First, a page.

Cyber Crime Hacking Real Estate Transactions

By Garrett Sutton, Esq.

Is anyone protected from a cyber security breach? And what 7 steps can you take to protect yourself?

Universities, retailers and even the government have all been exposed to cyber thieves. The government’s office of Personal Management lost over 5 million fingerprint records, unique data points that can’t be altered like a PIN code. The IRS lost confidential financial information on hundreds of thousands of tax payers. No one knows the cost to correct the error. One can only hope our nuclear codes are not stored somewhere on the internet.

Real estate transactions are the next activity under cyber attack.

Why? Because a lot of money can be reached. Hackers will start by breaching an email account of a busy broker. This is easy to do. Many brokers and agents do business from public places such as coffee shops. Their email address is found on marketing material and for sale flyers. The hacker can easily gain access to an email account and then follow what the broker, the escrow officer, the banker and all the others in a transaction are doing.

Suppose John and Mary are two brokers on each end of a large transaction. After learning details of the deal by following John and Mary’s email exchanges the hacker then inserts himself into the exchange through ‘spoofing’.

To spoof is to fool by a hoax or to play a deceitful trick on someone. The spoofing here is to pretend to be another person.

The hacker knows that Mary’s email address is mmartin@xyzrealty.com He creates a new account as mmartin@xyz-realty.com and inserts himself into the discussion. The hacker knows the details of the transaction and poses a knowledgeable question. John responds to this simple request from Mary at the new email address. Soon, the emails – all of which look legitimate and contain factually correct information – are being directed at crucial time to the spoofing hacker. A request for a change in wiring instructions does not arise any suspicions. Until it is too late and the money is gone.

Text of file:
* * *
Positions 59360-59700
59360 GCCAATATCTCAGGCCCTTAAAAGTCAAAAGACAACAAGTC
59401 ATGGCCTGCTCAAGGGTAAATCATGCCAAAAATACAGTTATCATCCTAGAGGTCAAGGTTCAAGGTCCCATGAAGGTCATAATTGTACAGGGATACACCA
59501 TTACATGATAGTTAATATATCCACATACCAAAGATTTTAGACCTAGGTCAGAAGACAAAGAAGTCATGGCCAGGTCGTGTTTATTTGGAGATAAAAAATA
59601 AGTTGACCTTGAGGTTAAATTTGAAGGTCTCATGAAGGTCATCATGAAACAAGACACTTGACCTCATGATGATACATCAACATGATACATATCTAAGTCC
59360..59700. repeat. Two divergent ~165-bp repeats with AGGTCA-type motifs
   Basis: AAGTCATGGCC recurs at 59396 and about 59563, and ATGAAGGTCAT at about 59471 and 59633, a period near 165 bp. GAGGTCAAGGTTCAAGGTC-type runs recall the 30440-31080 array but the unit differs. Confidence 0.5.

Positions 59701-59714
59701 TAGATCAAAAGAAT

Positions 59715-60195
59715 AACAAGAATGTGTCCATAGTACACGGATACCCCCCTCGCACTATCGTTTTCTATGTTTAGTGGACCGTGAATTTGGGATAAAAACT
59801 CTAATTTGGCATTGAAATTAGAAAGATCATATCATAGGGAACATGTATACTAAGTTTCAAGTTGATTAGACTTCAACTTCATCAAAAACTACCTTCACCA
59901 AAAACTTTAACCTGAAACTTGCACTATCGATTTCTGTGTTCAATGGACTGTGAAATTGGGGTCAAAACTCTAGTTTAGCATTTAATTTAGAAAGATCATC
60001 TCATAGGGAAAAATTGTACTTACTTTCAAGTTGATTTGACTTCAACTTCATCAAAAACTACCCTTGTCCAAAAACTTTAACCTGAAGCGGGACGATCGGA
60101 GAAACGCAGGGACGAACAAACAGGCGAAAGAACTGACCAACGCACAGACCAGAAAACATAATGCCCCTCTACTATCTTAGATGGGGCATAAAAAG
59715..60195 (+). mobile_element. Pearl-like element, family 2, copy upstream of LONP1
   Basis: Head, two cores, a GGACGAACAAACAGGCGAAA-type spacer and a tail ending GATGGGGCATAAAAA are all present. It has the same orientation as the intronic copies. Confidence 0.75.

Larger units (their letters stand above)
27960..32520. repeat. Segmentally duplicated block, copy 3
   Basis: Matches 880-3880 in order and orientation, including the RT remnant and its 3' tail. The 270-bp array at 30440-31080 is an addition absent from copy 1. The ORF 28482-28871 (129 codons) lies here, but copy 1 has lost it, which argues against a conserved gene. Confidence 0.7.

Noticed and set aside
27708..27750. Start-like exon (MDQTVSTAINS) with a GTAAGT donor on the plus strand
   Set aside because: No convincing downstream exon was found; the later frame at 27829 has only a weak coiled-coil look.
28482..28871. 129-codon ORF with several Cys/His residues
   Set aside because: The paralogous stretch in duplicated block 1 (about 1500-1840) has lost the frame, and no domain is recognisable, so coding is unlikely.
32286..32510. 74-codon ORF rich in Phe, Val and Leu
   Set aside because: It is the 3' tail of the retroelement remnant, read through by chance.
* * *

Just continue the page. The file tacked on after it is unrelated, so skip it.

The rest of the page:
What 7 Steps Can You Take to Prevent Fraud?

Cyber law experts suggest a number of steps to take to prevent fraud. These include:

  • Use the best firewall and anti-virus programs you can afford.
  • Frequently change the user names and passwords on your email accounts.
  • Use really long passwords of at least 20 characters or more. The longer the password the harder it is to crack.
  • Transmit sensitive information by other means than email.
  • Before wiring any funds contact the person providing the wire instructions by telephone to verify.
  • Clean out your email accounts regularly.
  • Trust your gut if an email looks suspicious or if you aren’t sure about a link, don’t open it.

What if there is a loss associated with a security breach? Do you have the right insurance?

Most general liability and business insurance policies do not cover cyber claims. However, cyber liability insurance is available. You should consider asking your insurance agent about it.

I have written more about cyber liability insurance in my new book, Finance Your Own Business. No matter what business you are in it is worth considering such a policy.

The cyber criminals are only getting more aggressive. You need to be prepared for an attack.